• If the game is complex enough to be interesting, it could take you YEARS to really master it. But this doesn’t discourage players who enjoy it and want to get good at it. How many THOUSANDS of rounds of golf does the typical amateur golfer pay for, and commit the time to, before they get so good that they feel like they’ve mastered the sport? The fun is in the practice and the playing; the satisfaction of total mastery, while nice, isn’t the only thing that’s good about it. Otherwise, none but the most obsessed or naturally talented players would EVER get good at anything.
• You understand that even when you’re highly skilled, you won’t win all the time. I mean, seriously, look at the top athletes in the world—people that everyone agrees might well be the most talented practitioner of their sport ever to live. Tiger Woods. Michael Jordan. Wayne Gretsky. Shawn White. Bobby Fisher. NONE of them won every time they played. So why do you get so twisted out of shape when you lose a deal?
• If you really want to be good, you’ll observe, model, and take advice from coaches and from players that are better than you are. Seriously, who decides that they want to be a great football player, or poker player, or Super Mario player, and then just practices in a vacuum, making up the winning strategies as they go along? People who never get all that good, that’s who.
• The. Game. Is. Supposed. To. Be. Fun. When those of us who AREN’T naturally talented enough to ever play in the NBA play basketball, we don’t make every practice session or pick-up game into a referendum on whether we should ever try it again. We enjoy the process. We have fun. We learn as we go along. When we get knocked down, we laugh it off and get back up an play some more. When we get our nose bloodied, we ice it down and come back the next day ready to play some more. We enjoy the process for what it is, not for some far-off goal. And ya know what? If we ever get a chance to play against Kareem Abdul-Jabbar, we’re gonna love it even though we KNOW we’re gonna lose.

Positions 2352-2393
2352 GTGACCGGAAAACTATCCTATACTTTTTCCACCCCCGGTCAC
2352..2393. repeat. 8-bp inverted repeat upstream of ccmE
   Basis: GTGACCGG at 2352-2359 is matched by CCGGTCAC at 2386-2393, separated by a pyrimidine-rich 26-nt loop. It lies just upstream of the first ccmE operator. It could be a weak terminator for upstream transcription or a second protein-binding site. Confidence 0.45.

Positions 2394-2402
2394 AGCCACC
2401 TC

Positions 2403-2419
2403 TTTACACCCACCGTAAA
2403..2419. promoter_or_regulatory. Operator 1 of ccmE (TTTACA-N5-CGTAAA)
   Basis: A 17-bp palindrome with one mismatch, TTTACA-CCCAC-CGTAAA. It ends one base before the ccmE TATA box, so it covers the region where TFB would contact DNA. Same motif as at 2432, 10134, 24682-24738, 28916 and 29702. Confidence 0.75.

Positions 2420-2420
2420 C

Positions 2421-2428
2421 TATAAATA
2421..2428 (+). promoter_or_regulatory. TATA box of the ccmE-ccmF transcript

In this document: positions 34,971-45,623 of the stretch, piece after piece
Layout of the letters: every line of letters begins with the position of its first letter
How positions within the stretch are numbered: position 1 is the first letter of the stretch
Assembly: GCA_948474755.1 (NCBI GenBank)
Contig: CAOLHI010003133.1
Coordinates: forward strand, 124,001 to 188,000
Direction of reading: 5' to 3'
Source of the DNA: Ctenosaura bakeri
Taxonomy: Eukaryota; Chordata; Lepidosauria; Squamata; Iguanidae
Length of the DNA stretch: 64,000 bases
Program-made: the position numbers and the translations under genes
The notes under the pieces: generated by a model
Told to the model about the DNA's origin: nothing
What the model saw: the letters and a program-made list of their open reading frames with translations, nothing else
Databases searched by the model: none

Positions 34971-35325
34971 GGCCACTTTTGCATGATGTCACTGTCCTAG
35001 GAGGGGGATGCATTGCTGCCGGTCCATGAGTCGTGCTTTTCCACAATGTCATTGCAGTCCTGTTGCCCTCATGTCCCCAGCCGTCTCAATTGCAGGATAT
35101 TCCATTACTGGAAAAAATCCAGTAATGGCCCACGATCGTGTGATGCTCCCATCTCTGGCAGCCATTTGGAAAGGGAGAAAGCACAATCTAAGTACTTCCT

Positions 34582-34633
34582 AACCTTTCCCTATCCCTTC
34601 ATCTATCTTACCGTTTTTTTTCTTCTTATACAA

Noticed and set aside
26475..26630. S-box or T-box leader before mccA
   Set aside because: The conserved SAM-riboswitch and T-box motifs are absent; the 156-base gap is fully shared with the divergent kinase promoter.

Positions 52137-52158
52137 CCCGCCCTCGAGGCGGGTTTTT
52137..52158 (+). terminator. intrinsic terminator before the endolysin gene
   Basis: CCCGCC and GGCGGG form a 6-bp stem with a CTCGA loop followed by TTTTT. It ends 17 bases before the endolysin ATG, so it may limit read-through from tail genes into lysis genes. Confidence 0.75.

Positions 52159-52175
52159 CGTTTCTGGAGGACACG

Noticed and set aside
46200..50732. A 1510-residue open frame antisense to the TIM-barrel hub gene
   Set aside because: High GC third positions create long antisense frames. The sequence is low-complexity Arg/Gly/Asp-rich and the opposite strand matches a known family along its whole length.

So here’s my question for you: what if you were able to stop clenching up, and stop thinking about real estate investing as such a do-or-die struggle?
What if you were able to learn the rules as well as you can, then go practice, and not think of it as a failure if you don’t win your first 100 hands?
What if you were able to enjoy the process—to think about each seller conversation as a chance to improve your skills rather than a life-or-death situation in which failure to get a deal means that there are no deals in your city, that you’re no good at this, that you’ll never succeed?
What if you understood that it’s practice, not genius or natural boldness or past successes or crowding your brain with extraordinary levels of education, that makes perfect, and took every opportunity to GET that practice, without expectation of success or failure in that particular case?
Here’s what: you’d relax. You’d have some fun. And ultimately, you’d comfortably and naturally reach that goal—financial freedom—that you’re currently straining for so hard that you can’t enjoy what’s happening in the meantime.
You’re going to go through the exact same process of learning, doing, failing, doing, succeeding, and mastering whether you do it with great anxiety or great relaxed-ness. So you might as well unclench, trust the systems, and enjoy the real estate game.